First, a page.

Settle says this simple device serves two purposes. First, it captures everything chronologically, in simple diary fashion. Second, it prevents her (for the most part) from scribbling notes and phone numbers on stray pieces of paper--sure tickets to business hell.
Settle talks about replacing her plain-paper notebook with a Cassiopeia hand-held PC. It would function as her address book and as a link to her office E-mail (she rarely lugs a laptop when she travels). But taking notes on the tiny keyboard might be too awkward for client meetings. When she's calling on new accounts, a time when first impressions matter, Settle takes notes on a pad inside a leatherbound portfolio and later staples the pages into her notebook.
This portfolio lies open on a conference table during a midafternoon meeting with a prospective client, Software City, at its Englewood, N.J., headquarters. Twice during the meeting Settle's pager vibrates silently at her waist. She surreptitiously unhooks it and quickly scans the messages below the level of the conference-room table. Asked about this after the meeting, Software City's president and its director of franchisee relations both report they were unoffended by the interruptions. They termed Settle's pager checks "discreet and brief." Nonetheless it seems clear that pager etiquette, like pager technology, remains a work in progress.
Like Settle, Joe Phelps recognizes the need to have a strong connection with the business. Nevertheless, he is adamant about maintaining a degree of separation between himself and his company's daily operations. "I'm trying to work more on the business and less in the business," he says.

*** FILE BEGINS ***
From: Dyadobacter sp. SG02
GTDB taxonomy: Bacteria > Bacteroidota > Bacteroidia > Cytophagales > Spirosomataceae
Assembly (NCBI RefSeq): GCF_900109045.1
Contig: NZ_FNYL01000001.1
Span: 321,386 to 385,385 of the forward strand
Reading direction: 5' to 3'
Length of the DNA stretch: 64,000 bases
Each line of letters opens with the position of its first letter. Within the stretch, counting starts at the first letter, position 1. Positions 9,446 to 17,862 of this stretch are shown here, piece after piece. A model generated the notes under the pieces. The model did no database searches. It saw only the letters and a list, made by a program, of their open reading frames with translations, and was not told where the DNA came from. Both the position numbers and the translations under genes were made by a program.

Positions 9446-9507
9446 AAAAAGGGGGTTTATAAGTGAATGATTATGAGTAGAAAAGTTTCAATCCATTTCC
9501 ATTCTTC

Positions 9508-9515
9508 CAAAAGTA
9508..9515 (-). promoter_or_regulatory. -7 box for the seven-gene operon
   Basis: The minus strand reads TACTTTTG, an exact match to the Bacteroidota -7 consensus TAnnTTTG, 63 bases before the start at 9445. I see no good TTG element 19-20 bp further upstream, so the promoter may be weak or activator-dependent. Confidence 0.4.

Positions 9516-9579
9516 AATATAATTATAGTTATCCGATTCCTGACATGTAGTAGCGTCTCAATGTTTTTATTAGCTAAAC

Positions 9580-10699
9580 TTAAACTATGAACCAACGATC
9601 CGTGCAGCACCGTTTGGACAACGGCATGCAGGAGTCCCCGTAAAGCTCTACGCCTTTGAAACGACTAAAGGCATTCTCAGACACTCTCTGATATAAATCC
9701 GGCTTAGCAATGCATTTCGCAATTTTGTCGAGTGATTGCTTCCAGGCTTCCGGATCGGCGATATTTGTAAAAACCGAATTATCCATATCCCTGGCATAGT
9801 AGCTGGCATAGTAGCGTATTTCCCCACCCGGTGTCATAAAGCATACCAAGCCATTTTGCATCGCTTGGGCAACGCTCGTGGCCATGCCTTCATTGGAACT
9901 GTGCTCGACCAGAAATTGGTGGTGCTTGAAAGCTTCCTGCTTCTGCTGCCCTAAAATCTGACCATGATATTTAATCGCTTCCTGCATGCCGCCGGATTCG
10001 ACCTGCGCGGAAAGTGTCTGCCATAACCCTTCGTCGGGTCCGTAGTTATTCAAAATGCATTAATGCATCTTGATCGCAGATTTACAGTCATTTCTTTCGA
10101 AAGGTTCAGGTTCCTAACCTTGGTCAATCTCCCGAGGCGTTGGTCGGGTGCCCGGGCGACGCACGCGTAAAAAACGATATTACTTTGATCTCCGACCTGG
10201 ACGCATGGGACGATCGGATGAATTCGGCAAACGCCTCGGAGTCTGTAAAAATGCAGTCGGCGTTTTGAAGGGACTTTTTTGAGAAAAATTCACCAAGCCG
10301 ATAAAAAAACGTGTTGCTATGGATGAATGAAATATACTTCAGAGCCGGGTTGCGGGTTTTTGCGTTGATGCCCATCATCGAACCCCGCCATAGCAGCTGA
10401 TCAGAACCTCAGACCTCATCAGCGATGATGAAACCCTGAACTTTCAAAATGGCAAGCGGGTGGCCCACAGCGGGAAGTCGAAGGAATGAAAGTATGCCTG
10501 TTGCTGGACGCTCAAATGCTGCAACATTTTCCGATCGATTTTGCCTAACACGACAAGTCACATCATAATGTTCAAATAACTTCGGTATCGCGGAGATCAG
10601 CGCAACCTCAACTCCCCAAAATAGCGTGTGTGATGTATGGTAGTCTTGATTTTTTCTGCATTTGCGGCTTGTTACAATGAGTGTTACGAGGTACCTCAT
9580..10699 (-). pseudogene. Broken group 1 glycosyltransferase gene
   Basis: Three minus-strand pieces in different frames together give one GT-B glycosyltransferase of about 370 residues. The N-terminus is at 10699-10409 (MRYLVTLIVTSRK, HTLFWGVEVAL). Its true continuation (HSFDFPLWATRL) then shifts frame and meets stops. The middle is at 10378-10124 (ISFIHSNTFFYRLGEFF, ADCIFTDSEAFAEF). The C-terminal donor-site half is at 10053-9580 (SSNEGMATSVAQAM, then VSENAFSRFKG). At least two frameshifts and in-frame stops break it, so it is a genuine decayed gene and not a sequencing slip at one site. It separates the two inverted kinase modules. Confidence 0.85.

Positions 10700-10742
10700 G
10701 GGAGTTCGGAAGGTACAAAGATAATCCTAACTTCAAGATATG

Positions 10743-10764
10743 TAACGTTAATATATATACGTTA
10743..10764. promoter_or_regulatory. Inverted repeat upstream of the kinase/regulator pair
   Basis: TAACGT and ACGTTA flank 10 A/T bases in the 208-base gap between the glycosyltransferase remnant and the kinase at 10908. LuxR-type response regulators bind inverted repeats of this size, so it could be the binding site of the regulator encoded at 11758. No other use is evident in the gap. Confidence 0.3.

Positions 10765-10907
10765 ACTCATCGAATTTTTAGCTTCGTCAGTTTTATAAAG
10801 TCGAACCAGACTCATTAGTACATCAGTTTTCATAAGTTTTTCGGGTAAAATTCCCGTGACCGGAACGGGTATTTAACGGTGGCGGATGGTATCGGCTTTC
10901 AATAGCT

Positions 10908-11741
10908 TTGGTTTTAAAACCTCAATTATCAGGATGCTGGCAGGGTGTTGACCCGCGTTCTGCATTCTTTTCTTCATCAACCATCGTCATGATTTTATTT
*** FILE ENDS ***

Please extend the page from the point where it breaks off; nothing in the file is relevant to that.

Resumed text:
Phelps is CEO of the Phelps Group, a $25-million-a-year marketing communications agency in West Los Angeles, Calif. His 48-employee firm, which he founded in 1981, has grown at the enviable rate of 26% per year for the past nine years, serving such clients as the tourist boards of Tahiti and Switzerland, Hughes Communications, and Fender Musical Instruments Corp. Phelps attributes some of that success to his own ability to assume rigorous control of his daily schedule, to prioritize his tasks, and to devote more time to planning.
Though his agency has had a long, cutting-edge association with technology (all PCs were networked as early as 1987, and the company has been been waiting two years for clients to catch up to its videoconferencing capabilities), Phelps does not rely on an electronic PDA and on-screen schedules to manage his time. Instead, he sketches out each day in black and white in the pages of a personal planner called the Priority Manager, from Priority Management Systems Inc., which he believes in almost religiously. Not only does Phelps use it, but so does nearly everyone else in the company.
"It's a pretty big investment--about $495 per employee--but I think the payoff happens pretty quickly," says Phelps. The cost includes several training sessions, including one in which a trainer walks through a workday with the employee to help establish better time-budgeting behavior. The system itself melds a calendar of events (meetings, appointments, project deadlines), a daily scheduler, an A-to-Z directory with phone numbers, a communications planner, and a special scheduler for "balance elements" (soccer games, pottery class, Seinfeld). "It's become a part of the company culture," says Phelps. "You don't attend a meeting without your planner." Metaphorically and in practice, everyone's on the same page.